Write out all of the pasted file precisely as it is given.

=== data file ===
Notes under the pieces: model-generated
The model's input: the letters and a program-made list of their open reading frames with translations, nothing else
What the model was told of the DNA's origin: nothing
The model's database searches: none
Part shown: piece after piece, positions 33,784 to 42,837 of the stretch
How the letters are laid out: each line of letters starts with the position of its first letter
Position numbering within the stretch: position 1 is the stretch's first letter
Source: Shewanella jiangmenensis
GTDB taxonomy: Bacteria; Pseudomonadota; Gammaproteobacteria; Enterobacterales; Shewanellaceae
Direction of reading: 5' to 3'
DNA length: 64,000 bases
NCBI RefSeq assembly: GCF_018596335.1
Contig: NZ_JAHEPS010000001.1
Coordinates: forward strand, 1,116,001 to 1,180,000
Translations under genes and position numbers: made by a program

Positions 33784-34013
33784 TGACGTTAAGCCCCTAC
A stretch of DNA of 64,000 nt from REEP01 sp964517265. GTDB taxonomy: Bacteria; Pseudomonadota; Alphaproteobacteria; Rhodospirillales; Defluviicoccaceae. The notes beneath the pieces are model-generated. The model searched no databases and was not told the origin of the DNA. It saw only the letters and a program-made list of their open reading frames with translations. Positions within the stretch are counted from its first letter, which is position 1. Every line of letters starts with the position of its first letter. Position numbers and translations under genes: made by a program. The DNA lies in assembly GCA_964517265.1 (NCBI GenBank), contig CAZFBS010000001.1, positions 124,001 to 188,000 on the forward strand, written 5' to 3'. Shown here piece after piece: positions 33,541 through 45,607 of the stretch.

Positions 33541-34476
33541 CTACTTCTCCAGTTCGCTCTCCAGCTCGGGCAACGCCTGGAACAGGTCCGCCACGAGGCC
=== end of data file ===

Notes under the pieces: model-generated
The model's input: the letters and a program-made list of their open reading frames with translations, nothing else
What the model was told of the DNA's origin: nothing
The model's database searches: none
Part shown: piece after piece, positions 33,784 to 42,837 of the stretch
How the letters are laid out: each line of letters starts with the position of its first letter
Position numbering within the stretch: position 1 is the stretch's first letter
Source: Shewanella jiangmenensis
GTDB taxonomy: Bacteria; Pseudomonadota; Gammaproteobacteria; Enterobacterales; Shewanellaceae
Direction of reading: 5' to 3'
DNA length: 64,000 bases
NCBI RefSeq assembly: GCF_018596335.1
Contig: NZ_JAHEPS010000001.1
Coordinates: forward strand, 1,116,001 to 1,180,000
Translations under genes and position numbers: made by a program

Positions 33784-34013
33784 TGACGTTAAGCCCCTAC
A stretch of DNA of 64,000 nt from REEP01 sp964517265. GTDB taxonomy: Bacteria; Pseudomonadota; Alphaproteobacteria; Rhodospirillales; Defluviicoccaceae. The notes beneath the pieces are model-generated. The model searched no databases and was not told the origin of the DNA. It saw only the letters and a program-made list of their open reading frames with translations. Positions within the stretch are counted from its first letter, which is position 1. Every line of letters starts with the position of its first letter. Position numbers and translations under genes: made by a program. The DNA lies in assembly GCA_964517265.1 (NCBI GenBank), contig CAZFBS010000001.1, positions 124,001 to 188,000 on the forward strand, written 5' to 3'. Shown here piece after piece: positions 33,541 through 45,607 of the stretch.

Positions 33541-34476
33541 CTACTTCTCCAGTTCGCTCTCCAGCTCGGGCAACGCCTGGAACAGGTCCGCCACGAGGCC